Picture this. You’re at a networking event and people are introducing themselves and meeting for the first time. You enjoy meeting new people and feel energized by seeing so many like-minded people in one place. Then, that dreaded question comes.
“So what do you do?”
You freeze because you hate the standard elevator pitch spiel. You don’t want to be defined by any one thing and you’re not sure how to package up all that you do in one tidy sentence or two. Anxiety sets in and you’re left rambling on and on, wondering if anything you say is making any sense.
You don’t want to be limited to one title. In fact, normal titles bore you. You want to be remarkable.
Here’s a 3-step approach to help you come up with an elevator pitch that feels right to you.
1. Create your own title
Get creative with your job description. You’ve created your own opportunities and projects. You may have your own body of work. You get to decide what your job title is. Are you a brand instigator or chief change maker?
By creating your own job title, you can pique people’s curiosity. You can show your personality and give people an opportunity to see your style. By being creative and different, you can alienate the people who would never get you and your work (this is a good thing!)
I’m not just a graphic designer. I’m a “creative badass”. My job title reveals some of my personality, while still giving you a glimpse into the kind of work I do.
The disadvantage to this approach is the unfamiliarity it generates. If your title is too far out there, people may have no clue what your title means or what you do. Think of a title that is unique but which still gives people a glimpse into what you do. Your title should still be descriptive, after all.
2. Home in on your target market
As a multipotentialite, it can be challenging to see the threads of commonality in the work, projects, and clients you take on. Think about the last five people you’ve worked with. What types of projects did you do? What types of people were you helping? See if you can find a common denominator. If you can’t find anything, figure out who you’d love to work with the most if you had a choice.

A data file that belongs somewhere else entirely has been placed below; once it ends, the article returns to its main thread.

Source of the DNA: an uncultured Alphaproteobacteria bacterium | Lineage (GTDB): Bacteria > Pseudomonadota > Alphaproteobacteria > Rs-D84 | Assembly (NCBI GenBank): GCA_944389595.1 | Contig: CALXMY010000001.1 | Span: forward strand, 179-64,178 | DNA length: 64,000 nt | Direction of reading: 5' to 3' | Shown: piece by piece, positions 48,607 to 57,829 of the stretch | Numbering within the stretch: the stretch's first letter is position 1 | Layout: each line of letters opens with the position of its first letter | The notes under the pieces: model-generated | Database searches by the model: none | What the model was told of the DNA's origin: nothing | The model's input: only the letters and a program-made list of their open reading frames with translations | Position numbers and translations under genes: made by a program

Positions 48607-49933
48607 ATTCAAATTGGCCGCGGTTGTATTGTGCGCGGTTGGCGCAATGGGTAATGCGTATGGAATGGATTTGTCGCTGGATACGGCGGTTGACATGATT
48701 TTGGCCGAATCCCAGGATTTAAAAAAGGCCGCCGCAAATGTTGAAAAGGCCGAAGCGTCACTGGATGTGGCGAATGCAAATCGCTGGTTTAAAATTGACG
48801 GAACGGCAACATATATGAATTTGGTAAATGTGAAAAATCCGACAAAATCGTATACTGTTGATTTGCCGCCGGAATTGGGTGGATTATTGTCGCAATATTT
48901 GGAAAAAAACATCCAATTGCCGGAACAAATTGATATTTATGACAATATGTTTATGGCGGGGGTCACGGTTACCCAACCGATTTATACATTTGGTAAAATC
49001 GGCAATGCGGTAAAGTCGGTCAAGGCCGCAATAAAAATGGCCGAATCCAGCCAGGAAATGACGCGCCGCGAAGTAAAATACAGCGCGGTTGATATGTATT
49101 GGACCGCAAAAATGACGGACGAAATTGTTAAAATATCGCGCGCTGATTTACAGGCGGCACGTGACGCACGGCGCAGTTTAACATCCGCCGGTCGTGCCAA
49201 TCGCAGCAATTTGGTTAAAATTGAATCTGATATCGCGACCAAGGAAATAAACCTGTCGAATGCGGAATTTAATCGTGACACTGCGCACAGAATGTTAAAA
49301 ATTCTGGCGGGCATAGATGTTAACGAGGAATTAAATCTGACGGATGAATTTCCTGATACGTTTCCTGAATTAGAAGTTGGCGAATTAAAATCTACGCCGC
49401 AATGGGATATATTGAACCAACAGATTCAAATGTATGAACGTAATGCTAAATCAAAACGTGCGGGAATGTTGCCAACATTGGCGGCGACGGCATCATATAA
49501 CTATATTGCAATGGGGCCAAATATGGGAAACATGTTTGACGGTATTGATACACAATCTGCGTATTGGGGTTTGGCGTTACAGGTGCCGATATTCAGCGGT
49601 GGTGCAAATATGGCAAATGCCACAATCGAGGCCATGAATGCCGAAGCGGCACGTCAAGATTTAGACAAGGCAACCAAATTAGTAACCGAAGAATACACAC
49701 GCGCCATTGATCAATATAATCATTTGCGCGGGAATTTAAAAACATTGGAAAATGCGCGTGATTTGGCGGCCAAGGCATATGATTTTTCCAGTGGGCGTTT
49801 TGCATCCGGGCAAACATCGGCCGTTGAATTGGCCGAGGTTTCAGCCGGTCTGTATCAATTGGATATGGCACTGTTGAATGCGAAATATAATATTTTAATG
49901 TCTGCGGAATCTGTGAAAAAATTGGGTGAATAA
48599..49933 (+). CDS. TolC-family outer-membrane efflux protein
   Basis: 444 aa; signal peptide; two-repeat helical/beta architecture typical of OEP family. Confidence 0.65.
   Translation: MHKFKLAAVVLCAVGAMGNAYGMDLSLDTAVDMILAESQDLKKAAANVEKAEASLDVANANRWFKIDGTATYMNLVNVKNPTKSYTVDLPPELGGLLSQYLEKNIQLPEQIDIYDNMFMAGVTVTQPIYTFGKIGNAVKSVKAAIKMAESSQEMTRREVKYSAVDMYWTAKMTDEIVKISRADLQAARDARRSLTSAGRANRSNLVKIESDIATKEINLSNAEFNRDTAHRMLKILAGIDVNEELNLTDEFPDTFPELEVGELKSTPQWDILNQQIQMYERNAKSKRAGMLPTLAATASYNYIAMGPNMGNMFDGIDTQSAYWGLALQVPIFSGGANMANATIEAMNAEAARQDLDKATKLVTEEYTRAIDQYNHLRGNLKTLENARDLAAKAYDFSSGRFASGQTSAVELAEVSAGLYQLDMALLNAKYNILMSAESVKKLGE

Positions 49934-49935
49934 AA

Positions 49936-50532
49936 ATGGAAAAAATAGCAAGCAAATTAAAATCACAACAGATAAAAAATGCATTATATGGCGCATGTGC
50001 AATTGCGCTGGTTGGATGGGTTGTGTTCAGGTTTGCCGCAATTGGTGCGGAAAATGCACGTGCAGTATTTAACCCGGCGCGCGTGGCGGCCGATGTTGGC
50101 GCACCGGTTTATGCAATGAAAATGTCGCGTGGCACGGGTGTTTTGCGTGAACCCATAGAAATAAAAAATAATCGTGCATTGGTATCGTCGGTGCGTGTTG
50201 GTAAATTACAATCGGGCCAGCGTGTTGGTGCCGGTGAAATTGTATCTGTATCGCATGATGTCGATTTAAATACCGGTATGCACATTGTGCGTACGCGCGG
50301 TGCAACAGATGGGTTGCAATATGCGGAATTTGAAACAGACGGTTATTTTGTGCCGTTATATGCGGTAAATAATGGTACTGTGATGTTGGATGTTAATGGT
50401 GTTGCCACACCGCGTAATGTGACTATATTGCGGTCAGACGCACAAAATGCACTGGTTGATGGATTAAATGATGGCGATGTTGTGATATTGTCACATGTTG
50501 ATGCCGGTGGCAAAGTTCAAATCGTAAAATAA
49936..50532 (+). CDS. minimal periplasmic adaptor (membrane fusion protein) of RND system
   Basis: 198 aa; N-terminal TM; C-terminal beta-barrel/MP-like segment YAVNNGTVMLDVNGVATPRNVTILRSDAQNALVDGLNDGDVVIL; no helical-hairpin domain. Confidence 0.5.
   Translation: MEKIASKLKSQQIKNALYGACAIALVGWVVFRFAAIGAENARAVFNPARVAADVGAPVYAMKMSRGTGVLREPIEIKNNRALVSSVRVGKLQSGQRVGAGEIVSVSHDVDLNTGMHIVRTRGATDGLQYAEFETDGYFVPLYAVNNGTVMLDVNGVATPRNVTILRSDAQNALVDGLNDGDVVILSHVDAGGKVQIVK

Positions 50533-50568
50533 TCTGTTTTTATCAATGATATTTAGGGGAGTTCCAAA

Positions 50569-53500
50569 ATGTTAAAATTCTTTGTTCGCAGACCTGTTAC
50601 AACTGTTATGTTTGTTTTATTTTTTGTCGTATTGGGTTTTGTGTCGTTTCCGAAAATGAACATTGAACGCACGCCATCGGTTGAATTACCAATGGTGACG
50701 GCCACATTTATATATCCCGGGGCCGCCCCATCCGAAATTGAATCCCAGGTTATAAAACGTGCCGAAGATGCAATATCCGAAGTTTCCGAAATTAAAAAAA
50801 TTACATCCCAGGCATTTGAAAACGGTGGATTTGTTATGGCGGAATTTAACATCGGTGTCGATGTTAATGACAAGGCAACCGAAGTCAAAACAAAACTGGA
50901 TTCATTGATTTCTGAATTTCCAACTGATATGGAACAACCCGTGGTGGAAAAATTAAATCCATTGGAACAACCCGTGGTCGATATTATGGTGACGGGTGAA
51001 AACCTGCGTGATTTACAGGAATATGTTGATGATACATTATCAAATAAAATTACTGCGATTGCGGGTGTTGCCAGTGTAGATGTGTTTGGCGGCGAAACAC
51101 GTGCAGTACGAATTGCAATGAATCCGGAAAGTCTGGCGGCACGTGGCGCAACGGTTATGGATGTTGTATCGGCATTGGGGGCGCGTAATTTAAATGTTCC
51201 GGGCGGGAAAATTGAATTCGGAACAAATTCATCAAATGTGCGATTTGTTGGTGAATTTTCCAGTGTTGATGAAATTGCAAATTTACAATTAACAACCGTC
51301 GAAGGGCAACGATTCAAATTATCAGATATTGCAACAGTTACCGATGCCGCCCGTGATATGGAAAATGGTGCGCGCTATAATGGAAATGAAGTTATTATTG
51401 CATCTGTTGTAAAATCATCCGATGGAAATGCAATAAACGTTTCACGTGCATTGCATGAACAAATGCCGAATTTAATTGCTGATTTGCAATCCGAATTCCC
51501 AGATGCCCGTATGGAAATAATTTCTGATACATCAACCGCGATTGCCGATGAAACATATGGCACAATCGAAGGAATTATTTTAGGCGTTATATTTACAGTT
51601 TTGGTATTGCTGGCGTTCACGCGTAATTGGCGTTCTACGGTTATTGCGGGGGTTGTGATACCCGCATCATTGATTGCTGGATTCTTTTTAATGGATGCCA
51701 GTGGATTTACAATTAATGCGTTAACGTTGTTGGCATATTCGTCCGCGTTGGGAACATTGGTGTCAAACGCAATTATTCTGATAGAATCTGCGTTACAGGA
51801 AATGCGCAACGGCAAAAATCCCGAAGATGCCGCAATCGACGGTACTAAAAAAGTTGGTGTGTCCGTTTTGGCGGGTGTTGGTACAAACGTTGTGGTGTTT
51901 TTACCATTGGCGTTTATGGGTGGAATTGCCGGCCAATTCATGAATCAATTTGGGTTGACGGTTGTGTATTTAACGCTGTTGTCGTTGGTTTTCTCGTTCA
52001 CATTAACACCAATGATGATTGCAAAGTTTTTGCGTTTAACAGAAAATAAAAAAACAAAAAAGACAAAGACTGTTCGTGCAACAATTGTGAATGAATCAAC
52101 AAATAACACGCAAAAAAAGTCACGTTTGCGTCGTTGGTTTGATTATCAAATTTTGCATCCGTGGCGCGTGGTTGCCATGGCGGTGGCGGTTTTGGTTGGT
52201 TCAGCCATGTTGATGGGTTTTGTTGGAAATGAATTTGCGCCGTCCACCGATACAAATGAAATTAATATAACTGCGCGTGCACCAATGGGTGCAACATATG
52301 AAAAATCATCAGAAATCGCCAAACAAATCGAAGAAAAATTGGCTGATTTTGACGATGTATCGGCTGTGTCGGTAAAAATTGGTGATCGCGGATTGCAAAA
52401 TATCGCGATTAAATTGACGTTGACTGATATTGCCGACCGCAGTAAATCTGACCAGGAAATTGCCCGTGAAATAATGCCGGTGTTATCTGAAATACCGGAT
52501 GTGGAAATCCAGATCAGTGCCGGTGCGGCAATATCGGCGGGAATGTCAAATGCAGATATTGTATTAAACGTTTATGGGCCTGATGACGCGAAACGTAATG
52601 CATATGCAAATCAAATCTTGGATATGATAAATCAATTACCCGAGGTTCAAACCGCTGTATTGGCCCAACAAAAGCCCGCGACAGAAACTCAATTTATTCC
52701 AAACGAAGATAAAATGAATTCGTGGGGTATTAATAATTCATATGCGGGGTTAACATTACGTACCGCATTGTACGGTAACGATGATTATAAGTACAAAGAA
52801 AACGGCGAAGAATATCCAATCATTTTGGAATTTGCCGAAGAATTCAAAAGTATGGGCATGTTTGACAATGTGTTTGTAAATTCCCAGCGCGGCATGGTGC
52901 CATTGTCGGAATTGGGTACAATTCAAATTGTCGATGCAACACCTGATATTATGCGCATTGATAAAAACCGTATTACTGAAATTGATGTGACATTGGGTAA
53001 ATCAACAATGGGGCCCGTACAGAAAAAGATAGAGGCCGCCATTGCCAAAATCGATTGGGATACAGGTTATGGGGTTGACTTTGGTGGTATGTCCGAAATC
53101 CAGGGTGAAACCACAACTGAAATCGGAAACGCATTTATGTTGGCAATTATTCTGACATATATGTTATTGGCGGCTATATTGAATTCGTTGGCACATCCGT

Niche is a word that makes me cringe, but it doesn’t have to be a bad thing. In fact, it’s mostly good! Honing in on a niche doesn’t mean limiting yourself in terms of the products or services you offer; it means having a clear sense of who you’re serving.
Once you’re clear on who you serve, you can build your body of work with a specific type of person in mind. This will make your brand and message clearer, which will make it easier to attract clients.
I currently serve holistic, creative, heart-centered entrepreneurs, but even that’s a broad range of people. Although I love the clients I attract, I recently received the advice that I should hone in even more for better results. I realize my love of writing and my interest in book design are the perfect ways to focus even more on a heart-centered niche of authors, writers, and other messengers.
3. Putting it all together
Once you have your title and target market figured out, use these prompts to put it all together. Just fill in the blanks.
- I help [target market] with their [services and skills that you offer] as a [unique title].
- I’m a [unique title] for [target market].
- I help [target market] by [services/products] so that they can [results you provide].
Keep in mind that you are also more than a label and a job title. Don’t be afraid to ad lib your life and your elevator speech with the things that excite you, the projects you’re starting, and the problems you’re trying to solve.
How do you approach the elevator speech? Do you have it memorized or forgo it completely?